Four students at UC Davis filed a class action lawsuit against the Regents of the University of California for unfairly charging them the SASI fee while the school canceled the P.E. program.
“We think this is highly unfair. The school promotes itself as a unique place, they call it 'The UC Davis way' and being 'student first' and this is the last thing that would ever fall in line with that,” lawyer Jonathan Lindenfeld said.
The students filing the lawsuit — Bailey Johnson, Madison Butler, Corrie O’Brien and Urvashi Mahto — are doing it on behalf of all students.
“I’m suing UC Davis because they broke their promise to students. It makes no sense that they should continue charging us for a program that doesn’t even exist,” Madison Butler said in a statement.
Lindenfeld said that in total, students have been providing approximately $10 million a year to the athletics program through the SASI fee.
“We think this is a very important lawsuit,” Lindenfeld said. “More and more you hear about schools, particularly public universities, falling under fiscal pressures and we deeply sympathize with that, but at the same time, students are under pressure with increasing student debt and it’s totally unfair for the schools to charge $400 a year and then pull back services that they’ve agreed to provide.”
The students felt that the P.E. program was important to their college experience.
“The PE program was an integral part of my college experience being a transfer and non-traditional student as well as being a part of student disability, it provided me with a solid and supportive environment that I had not found elsewhere on campus,” Bailey Johnson said in a statement.
Johnson and Butler said that they were devastated when the school announced the cancelation of the program.
“Overall, the school and it’s students would be better off with the program reinstated because it never should have been cancelled in the first place,” Johnson said.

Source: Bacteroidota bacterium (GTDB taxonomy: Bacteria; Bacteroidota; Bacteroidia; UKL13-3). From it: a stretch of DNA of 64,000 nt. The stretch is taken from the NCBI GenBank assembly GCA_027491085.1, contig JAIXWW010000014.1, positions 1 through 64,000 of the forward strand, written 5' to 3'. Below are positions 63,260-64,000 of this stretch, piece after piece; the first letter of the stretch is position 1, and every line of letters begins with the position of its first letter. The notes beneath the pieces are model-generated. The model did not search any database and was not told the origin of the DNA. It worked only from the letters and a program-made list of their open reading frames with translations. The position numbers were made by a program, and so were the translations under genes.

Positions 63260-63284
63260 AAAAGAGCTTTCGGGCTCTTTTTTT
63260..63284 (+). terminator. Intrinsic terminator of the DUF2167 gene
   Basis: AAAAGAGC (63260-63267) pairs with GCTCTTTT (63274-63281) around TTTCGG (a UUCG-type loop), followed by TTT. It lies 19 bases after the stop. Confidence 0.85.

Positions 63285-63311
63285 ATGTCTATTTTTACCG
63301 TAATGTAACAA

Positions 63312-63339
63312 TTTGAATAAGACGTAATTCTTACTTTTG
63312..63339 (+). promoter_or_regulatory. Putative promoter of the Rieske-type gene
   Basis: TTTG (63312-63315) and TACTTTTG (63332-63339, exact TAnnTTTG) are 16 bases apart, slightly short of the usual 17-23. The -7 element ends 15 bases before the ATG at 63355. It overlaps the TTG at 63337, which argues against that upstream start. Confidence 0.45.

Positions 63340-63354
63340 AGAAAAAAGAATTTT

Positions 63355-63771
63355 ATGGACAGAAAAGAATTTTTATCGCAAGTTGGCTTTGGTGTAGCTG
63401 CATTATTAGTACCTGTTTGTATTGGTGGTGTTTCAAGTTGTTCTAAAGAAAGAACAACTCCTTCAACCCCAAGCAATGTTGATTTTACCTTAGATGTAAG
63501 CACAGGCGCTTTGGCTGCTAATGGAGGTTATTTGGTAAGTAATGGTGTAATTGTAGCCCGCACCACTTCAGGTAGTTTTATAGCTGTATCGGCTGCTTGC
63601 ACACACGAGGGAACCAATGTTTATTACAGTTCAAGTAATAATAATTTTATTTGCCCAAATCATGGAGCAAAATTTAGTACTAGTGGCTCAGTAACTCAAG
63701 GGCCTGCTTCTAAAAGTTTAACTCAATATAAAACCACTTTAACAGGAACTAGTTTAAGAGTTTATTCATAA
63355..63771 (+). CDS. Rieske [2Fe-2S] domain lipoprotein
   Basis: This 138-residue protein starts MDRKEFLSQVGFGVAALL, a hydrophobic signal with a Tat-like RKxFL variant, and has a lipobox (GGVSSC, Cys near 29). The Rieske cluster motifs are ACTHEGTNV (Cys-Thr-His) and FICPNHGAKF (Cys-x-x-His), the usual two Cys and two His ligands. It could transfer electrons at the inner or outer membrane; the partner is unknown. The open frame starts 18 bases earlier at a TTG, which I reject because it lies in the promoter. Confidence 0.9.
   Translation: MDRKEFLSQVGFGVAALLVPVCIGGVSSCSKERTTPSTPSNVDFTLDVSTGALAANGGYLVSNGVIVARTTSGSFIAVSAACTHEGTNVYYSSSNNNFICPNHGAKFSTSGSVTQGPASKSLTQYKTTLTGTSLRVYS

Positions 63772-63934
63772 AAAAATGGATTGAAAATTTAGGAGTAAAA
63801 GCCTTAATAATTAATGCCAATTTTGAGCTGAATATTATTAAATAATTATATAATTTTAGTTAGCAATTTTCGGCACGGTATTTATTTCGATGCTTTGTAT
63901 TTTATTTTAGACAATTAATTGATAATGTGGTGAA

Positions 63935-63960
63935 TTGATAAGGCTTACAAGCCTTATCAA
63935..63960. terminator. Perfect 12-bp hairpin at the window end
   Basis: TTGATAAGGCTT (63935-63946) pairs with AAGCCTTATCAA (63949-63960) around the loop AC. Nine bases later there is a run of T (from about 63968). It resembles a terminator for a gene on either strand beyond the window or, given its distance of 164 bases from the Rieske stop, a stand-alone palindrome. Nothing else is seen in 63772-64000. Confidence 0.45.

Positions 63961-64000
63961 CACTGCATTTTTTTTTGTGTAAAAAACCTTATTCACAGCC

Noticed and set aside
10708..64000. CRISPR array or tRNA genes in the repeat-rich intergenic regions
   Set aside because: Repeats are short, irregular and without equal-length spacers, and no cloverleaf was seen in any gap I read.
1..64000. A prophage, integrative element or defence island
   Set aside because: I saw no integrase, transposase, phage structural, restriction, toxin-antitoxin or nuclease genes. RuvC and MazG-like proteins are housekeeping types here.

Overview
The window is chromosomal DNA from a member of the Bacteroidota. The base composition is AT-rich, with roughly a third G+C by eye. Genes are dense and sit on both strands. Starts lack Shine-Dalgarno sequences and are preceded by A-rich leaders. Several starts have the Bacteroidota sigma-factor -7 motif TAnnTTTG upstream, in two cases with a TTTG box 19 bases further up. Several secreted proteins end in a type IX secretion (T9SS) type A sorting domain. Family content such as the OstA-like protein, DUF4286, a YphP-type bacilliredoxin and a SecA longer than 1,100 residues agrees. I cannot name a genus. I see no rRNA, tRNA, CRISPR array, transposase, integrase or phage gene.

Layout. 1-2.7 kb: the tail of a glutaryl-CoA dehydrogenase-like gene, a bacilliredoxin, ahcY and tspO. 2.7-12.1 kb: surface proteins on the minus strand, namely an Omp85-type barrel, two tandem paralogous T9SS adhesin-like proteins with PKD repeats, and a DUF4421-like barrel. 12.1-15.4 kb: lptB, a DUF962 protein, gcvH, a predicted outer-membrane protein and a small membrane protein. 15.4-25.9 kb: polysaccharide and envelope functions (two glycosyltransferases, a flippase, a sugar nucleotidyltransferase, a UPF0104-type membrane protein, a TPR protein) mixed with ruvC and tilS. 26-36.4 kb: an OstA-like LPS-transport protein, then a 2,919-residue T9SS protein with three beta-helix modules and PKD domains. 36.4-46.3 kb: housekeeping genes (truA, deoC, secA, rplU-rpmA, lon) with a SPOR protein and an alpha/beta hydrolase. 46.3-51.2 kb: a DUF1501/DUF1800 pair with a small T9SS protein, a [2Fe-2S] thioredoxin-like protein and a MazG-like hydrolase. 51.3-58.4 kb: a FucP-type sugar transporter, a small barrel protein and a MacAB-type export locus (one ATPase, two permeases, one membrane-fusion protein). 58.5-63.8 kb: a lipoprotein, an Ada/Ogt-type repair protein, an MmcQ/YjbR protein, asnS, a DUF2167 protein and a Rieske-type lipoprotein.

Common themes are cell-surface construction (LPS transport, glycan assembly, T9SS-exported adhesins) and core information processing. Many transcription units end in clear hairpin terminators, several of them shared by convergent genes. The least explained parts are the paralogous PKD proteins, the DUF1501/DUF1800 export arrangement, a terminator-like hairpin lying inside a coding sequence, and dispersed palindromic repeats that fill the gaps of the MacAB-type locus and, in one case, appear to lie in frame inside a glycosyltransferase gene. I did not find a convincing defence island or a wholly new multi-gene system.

The students aren’t the only ones who want the program back. The Davis Faculty Association sent a letter to the chancellor and provost asking to reinstate the P.E. program.
“There are many students who, for one reason or another, have grown up without the opportunity for much learning and participation in sports broadly defined. Elimination of PE unfairly singles out these, typically less wealthy, students who, for example, are not able to afford a membership and lessons at a golf club, but who can, in a UCD PE class, learn under the tutelage of a Cy Williams. PE courses offer all our students the opportunity to learn, at no cost, new skills as a beginner, and from talented and outstanding instructors,” the letter read.
Right now the lawsuit is still in the early stages, but Lindenfeld says they are on the right side of it.
“I hope to get UCD to fairly reinstate the PE program so that other students can benefit from it in the same way that myself and many others have,” Johnson said. “I hope that if they don’t, they will pull the SASI fees and provide refunds for the quarters in which they unfairly dismissed it.”
She hopes that the program gets reinstated for future students to enjoy the community she came to know and love.
“The one thing I’ve wanted is for UC Davis to uphold their end of the bargain,” Butler said. “Why are we paying for something that doesn’t exist?”
There is no estimate as to when they will get results from their lawsuit, but in the meantime, some students are working to hold another vote on the SASI fee and whether students should have to pay it.